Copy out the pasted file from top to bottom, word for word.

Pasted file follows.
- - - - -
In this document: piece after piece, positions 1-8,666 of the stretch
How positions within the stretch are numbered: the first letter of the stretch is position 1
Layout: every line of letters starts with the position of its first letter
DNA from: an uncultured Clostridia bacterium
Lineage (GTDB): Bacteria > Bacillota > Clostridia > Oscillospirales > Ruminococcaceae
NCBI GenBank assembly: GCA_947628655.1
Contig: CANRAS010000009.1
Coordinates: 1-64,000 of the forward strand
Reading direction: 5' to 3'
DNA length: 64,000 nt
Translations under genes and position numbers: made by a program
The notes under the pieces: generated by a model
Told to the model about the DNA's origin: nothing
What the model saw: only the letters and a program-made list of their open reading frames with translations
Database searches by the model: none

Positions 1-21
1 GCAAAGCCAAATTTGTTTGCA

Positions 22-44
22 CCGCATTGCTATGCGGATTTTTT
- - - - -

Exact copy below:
In this document: piece after piece, positions 1-8,666 of the stretch
How positions within the stretch are numbered: the first letter of the stretch is position 1
Layout: every line of letters starts with the position of its first letter
DNA from: an uncultured Clostridia bacterium
Lineage (GTDB): Bacteria > Bacillota > Clostridia > Oscillospirales > Ruminococcaceae
NCBI GenBank assembly: GCA_947628655.1
Contig: CANRAS010000009.1
Coordinates: 1-64,000 of the forward strand
Reading direction: 5' to 3'
DNA length: 64,000 nt
Translations under genes and position numbers: made by a program
The notes under the pieces: generated by a model
Told to the model about the DNA's origin: nothing
What the model saw: only the letters and a program-made list of their open reading frames with translations
Database searches by the model: none

Positions 1-21
1 GCAAAGCCAAATTTGTTTGCA

Positions 22-44
22 CCGCATTGCTATGCGGATTTTTT